An Update From the Mayo Clinic

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This site is mostly about racing and the NTT IndyCar Series. I do bring my personal life in here quite often, but some get irritated when I stray too far from motorsports and I get that. Rather than intermingle the two subjects into one post, I decided to split them up for today.

As most know, Susan and I traveled to Rochester, MN last Sunday so that Susan could seek the very best treatment in her battle with pancreatic cancer. My father died of this exact disease in 1994. I recognized that she was experiencing the same symptoms that he had, so we caught it relatively early. Unfortunately, it wasn’t early enough to get to it before the tumor wrapped itself around major blood vessels, making it inoperable by most standards.

This is one of the deadliest cancers and we know it is an uphill fight. Since she was diagnosed on July 7, we went through the emotional gambit early on. But then we moved on to the “what are we going to do about this?” stage. That’s when we learned of a surgeon at the Mayo Clinic that specializes in operating on pancreatic tumors that have encased blood vessels, even though other less-skilled surgeons will not even consider such a procedure.

We sent her scans to him in late July, and he concluded that she met his criteria – Stage 3, meaning it was wrapped around blood vessels and inoperative, but has not spread to any other part to the body. He has been performing this surgery for ten years and has seen outstanding results. Many of his patients have been “cured” meaning they have gone more than five years past surgery and are still showing no evidence of cancer in subsequent scans.

His approach is to remove the entire pancreas and all blood vessels that are encased by the tumor. It is an aggressive approach, where he then reconstructs the blood vessels and actually re-routes the circulatory system in the surrounding area. It is a grueling fourteen-hour surgery that comes with a lot of risks. But it also is the only real option that offers a chance for a much longer life, along with a decent quality of life.

Her entire pancreas would be removed, along with her entire stomach. Removal of the pancreas would make her diabetic, but she would have an insulin pump installed, much like driver Charlie Kimball has. I had thought the lack of a stomach would mean she would have a feeding tube for the rest of her life, but that is not the case. Her digestive system would be re-routed, and she could no longer eat big meals. Instead, she would eat a lot of small portioned meals several times a day. She seems OK with that.

What we anticipated for our trip was one of two possible outcomes. One would be great, the other would be devastating. Either we would learn that the cancer had not spread and we would be scheduling the surgery within the next few weeks, or we would learn that the cancer had spread to other parts of the body and it was too late for the surgery.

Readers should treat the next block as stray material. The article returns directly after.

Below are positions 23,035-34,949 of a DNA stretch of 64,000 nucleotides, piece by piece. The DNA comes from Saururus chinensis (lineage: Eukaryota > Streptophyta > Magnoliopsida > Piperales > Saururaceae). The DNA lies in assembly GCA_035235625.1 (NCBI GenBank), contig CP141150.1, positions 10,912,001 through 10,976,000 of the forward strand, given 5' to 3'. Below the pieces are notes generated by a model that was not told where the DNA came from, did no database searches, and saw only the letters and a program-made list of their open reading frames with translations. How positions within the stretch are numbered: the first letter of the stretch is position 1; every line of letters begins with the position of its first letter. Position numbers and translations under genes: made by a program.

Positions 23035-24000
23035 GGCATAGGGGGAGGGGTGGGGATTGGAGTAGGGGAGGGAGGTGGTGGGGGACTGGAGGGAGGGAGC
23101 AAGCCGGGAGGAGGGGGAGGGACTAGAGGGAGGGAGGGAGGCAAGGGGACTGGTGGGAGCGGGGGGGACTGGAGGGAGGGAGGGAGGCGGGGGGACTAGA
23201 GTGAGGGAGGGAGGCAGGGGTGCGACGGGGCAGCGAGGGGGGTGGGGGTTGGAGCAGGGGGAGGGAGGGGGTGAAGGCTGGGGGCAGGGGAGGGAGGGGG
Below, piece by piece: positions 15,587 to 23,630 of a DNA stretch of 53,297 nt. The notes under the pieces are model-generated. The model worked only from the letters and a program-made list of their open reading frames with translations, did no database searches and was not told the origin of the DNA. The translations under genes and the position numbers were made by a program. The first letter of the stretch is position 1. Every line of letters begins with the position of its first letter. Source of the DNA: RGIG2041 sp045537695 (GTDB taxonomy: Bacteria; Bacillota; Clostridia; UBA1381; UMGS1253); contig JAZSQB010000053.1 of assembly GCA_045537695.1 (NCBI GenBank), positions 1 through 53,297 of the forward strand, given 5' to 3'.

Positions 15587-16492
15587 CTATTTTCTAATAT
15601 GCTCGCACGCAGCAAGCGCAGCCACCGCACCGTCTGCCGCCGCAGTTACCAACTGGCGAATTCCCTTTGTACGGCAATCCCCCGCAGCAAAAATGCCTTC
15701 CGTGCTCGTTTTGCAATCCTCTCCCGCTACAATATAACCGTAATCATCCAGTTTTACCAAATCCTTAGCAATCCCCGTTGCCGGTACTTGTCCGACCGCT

What we got was an unexpected curve ball that had a little bit of both, and left more questions than answers.

The good news is that the cancer has not spread. It is still localized to the pancreas. She had a PET scan on Tuesday that showed far less cancer activity than the one she had in late August. Her Monday CT scan showed that the tumor has shrunk significantly since she started chemo in mid-July. The surgeon at Mayo and her local oncologist are both in agreement that she has responded to her chemo very well and it is working about as well as could be hoped for. She has already been through seven rounds and has five more to go.

The bad news is that the blood vessel involvement is so extensive, that the tumor may be borderline inoperable – even by this surgeon’s standards. There is one artery coming from her liver that has so much involvement that it cannot be used in the reconstruction process. That leaves a second artery that is further away, that may be too far away to use. If they try to use it and it cannot be reconstructed, the surgeon described this as a certain “fatal event”.

I learned a lot about tumors this week. I always pictured them as a round ball-like mass that grew inside an organ. What I did not realize is that they are more irregular blobs with tentacles that grow around blood vessels and organs, much like a Wisteria vine wraps around anything it comes in contact with.

This illustration is not Susan’s tumor, but one very similar to hers. The pancreas is in yellow and the tumor is green. The pancreas was removed in the picture to the left to show the tumor fully.

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If you see how it has wrapped itself around the veins and arteries – that cannot be pulled away. The vessels have to be removed completely and re-attached; otherwise the cancerous tumor is still there and will grow back. Susan’s involvement with the blood vessels is apparently more extensive than this example.

They did a laparoscopic procedure on her on Wednesday, where they inserted a camera into her abdomen. This will produce a similar model to this one, for her; but we haven’t seen it yet. There is also one final test result we are waiting on, that was performed during this Wednesday procedure. Apparently, PET scans do not pick up cancer activity in the lining of the abdomen (the peritoneum). They did a complicated test to detect cancer cells there. It will be sometime this week before we learn those results. If cancer cells are detected there, then there is no need for the surgery. It’ll be too late.

If that test shows no evidence of cancer cells, then he wants her to complete the final five rounds of chemo and he wants us to return for another evaluation sometime in late January. He will then determine if the risk for the surgery has been reduced, or if the tumor is completely dead from the chemo. Somewhere in there, radiation will most likely be included in her treatment.